Google Photos, Google’s cloud photo storage and sharing service, aspires to be a single home to everyone’s photographs. But so far, that has only extended to the digital photos we take, as well as our personal videos. The company is today working to change that with the launch of a new tool called PhotoScan that can help you to turn printed photos into high-quality digital copies. The end result is that older photos detailing your family’s history and the pre-smartphone era can also become a part of your Google Photos experience.
Unlike digital photos, printed photos tend to showcase more important moments, as people were more choosy about which pictures to take because of the price of film and prints, explains David Lieb, the Product Lead for Google Photos, whose team developed PhotoScan.
“But it’s very likely that you’ll lose these photos permanently,” he adds. Google estimates there are trillions of print photos out there in the world, and it wants to bring them online.
Currently, there are a handful of ways to turn printed photos into digital ones. You can ship them off via postal mail to a scanning service, you can buy a scanner and manually scan each one by yourself, or you can use your phone to take a picture of the existing, printed photo.
The latter is what many people already do (as evidenced by the Throwback Thursday postings), simply because it’s easiest.
But this doesn’t tend to lead to high-quality photos. Instead, images snapped with your smartphone camera tend to have a glare from the overhead light streaked across the image; they often are not properly aligned; and, if not cropped, may even show the table or surface they’re resting on as part of the digital copy.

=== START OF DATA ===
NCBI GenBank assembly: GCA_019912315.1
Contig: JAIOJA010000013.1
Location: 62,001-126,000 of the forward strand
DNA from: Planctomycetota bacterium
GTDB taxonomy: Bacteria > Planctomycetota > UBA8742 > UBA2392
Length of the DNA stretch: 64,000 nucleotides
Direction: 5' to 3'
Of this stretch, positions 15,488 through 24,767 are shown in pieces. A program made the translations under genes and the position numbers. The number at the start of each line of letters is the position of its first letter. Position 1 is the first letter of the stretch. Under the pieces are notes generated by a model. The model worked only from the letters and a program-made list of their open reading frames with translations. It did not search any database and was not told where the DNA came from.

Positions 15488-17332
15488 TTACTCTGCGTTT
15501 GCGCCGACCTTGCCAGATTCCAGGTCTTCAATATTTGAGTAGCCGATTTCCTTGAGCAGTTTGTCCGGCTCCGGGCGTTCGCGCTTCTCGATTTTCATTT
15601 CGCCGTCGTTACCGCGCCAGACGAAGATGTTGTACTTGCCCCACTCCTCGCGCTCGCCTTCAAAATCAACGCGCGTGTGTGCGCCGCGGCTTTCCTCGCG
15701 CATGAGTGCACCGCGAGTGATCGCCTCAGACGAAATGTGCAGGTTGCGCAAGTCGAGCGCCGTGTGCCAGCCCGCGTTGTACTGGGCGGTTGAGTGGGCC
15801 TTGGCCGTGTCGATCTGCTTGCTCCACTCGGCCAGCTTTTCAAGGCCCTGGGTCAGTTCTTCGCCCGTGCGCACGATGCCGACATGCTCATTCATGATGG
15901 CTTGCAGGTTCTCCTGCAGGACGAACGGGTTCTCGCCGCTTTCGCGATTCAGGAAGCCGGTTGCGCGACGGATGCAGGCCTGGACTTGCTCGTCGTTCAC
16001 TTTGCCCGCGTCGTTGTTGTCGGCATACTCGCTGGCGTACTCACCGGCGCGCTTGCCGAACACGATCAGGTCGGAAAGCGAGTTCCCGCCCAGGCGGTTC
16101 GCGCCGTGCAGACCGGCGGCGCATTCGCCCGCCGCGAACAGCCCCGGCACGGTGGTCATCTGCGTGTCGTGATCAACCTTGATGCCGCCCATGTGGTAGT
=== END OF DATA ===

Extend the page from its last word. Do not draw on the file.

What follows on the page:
Google PhotoScan instead will help you take photos of these prints, then automatically address all these common problems.[gallery ids="1416254,1416253,1416252,1416251,1416250,1416248,1416247"]
The way it does this is interesting. The simple mobile app, when launched, takes you directly to the camera’s viewfinder. Overlaid on top of the view of the print you’re about to snap a photo of are four white dots. You guide the phone over each dot by moving it slightly, which allows Google to take multiple shots of the photo from different angles. What you’re doing here is getting different images where the glare has been moved around, too.
Above: PhotoScan in action
PhotoScan then stitches those together to produce a single image without the glare. The app also automatically rotates the image, aligns it and removes the background (e.g. the tabletop). An in-app editor allows you to make a few tweaks of your own, if desired, too. The photo can be saved to your phone’s photo gallery, where you can share it as you please.
It’s worth pointing out there are a number of alternatives to PhotoScan on the market, like Photomyne, Ancestry.com’s Shoebox, Heirloom, Memories and others. But while they may crop and straighten, none are using this idea of combining multiple angles to eliminate the glare.
Though designed by Google Photos’ team, PhotoScan doesn’t directly upload to the photo-sharing service. Instead, you’ll need the Google Photos app installed if you want these print-to-digital images to upload automatically.[gallery ids="1416266,1416265,1416264,1416263,1416261,1416260,1416259,1416258,1416257,1416256,1416255"]
Once in Google Photos, the company is also rolling out new, advanced editing tools, including a better “auto enhance” feature, tools for making granular adjustments to light and color in photos and a dozen new photo filters. The filters are also powered by machine learning, and will edit the photo based on its brightness, darkness, warmth or saturation before applying the new style.
The updated Google Photos app is rolling out today.